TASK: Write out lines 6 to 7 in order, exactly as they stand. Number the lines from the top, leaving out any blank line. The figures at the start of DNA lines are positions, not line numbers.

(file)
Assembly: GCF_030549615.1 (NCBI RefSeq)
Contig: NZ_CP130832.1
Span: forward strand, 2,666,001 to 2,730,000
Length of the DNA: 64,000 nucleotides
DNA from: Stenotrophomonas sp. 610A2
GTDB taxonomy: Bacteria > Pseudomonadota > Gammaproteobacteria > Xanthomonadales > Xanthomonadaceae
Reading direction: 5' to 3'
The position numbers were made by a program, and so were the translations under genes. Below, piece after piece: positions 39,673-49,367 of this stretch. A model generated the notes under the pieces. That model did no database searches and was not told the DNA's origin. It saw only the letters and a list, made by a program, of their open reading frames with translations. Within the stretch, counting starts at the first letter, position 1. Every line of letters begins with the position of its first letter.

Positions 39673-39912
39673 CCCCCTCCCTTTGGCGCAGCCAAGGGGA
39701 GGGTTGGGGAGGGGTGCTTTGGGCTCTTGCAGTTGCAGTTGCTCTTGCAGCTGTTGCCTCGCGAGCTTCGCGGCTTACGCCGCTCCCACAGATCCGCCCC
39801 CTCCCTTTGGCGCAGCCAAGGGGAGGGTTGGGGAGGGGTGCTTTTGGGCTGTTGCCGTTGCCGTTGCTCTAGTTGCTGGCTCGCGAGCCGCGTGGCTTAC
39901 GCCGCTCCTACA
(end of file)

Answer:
GTDB taxonomy: Bacteria > Pseudomonadota > Gammaproteobacteria > Xanthomonadales > Xanthomonadaceae
Reading direction: 5' to 3'